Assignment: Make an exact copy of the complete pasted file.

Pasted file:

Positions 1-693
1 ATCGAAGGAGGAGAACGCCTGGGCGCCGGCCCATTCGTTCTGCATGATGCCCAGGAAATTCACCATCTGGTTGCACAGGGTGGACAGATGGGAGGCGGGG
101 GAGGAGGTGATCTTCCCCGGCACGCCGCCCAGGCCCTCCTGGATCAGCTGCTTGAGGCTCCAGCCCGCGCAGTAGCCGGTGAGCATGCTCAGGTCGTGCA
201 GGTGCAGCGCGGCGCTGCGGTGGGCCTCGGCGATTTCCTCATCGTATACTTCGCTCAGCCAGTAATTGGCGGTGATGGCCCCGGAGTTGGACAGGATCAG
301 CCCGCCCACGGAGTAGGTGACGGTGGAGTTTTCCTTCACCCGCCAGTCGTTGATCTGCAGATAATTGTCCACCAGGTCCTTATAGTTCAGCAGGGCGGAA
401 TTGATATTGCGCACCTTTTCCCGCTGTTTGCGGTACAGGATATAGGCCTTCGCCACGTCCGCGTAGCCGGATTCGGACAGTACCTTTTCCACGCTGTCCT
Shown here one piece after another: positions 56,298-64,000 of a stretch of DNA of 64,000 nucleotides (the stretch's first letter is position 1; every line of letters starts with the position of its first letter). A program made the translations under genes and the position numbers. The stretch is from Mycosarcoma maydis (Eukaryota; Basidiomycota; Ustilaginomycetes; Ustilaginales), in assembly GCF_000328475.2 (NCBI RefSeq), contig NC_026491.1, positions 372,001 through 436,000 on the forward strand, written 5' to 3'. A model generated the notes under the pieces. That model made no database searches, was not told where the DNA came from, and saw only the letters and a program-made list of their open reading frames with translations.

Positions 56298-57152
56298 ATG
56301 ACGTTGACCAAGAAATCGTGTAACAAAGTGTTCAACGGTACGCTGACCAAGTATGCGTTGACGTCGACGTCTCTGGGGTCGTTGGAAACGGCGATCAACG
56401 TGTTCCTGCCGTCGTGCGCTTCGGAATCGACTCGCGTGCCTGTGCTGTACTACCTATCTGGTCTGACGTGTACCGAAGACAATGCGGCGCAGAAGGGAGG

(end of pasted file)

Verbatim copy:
Positions 1-693
1 ATCGAAGGAGGAGAACGCCTGGGCGCCGGCCCATTCGTTCTGCATGATGCCCAGGAAATTCACCATCTGGTTGCACAGGGTGGACAGATGGGAGGCGGGG
101 GAGGAGGTGATCTTCCCCGGCACGCCGCCCAGGCCCTCCTGGATCAGCTGCTTGAGGCTCCAGCCCGCGCAGTAGCCGGTGAGCATGCTCAGGTCGTGCA
201 GGTGCAGCGCGGCGCTGCGGTGGGCCTCGGCGATTTCCTCATCGTATACTTCGCTCAGCCAGTAATTGGCGGTGATGGCCCCGGAGTTGGACAGGATCAG
301 CCCGCCCACGGAGTAGGTGACGGTGGAGTTTTCCTTCACCCGCCAGTCGTTGATCTGCAGATAATTGTCCACCAGGTCCTTATAGTTCAGCAGGGCGGAA
401 TTGATATTGCGCACCTTTTCCCGCTGTTTGCGGTACAGGATATAGGCCTTCGCCACGTCCGCGTAGCCGGATTCGGACAGTACCTTTTCCACGCTGTCCT
Shown here one piece after another: positions 56,298-64,000 of a stretch of DNA of 64,000 nucleotides (the stretch's first letter is position 1; every line of letters starts with the position of its first letter). A program made the translations under genes and the position numbers. The stretch is from Mycosarcoma maydis (Eukaryota; Basidiomycota; Ustilaginomycetes; Ustilaginales), in assembly GCF_000328475.2 (NCBI RefSeq), contig NC_026491.1, positions 372,001 through 436,000 on the forward strand, written 5' to 3'. A model generated the notes under the pieces. That model made no database searches, was not told where the DNA came from, and saw only the letters and a program-made list of their open reading frames with translations.

Positions 56298-57152
56298 ATG
56301 ACGTTGACCAAGAAATCGTGTAACAAAGTGTTCAACGGTACGCTGACCAAGTATGCGTTGACGTCGACGTCTCTGGGGTCGTTGGAAACGGCGATCAACG
56401 TGTTCCTGCCGTCGTGCGCTTCGGAATCGACTCGCGTGCCTGTGCTGTACTACCTATCTGGTCTGACGTGTACCGAAGACAATGCGGCGCAGAAGGGAGG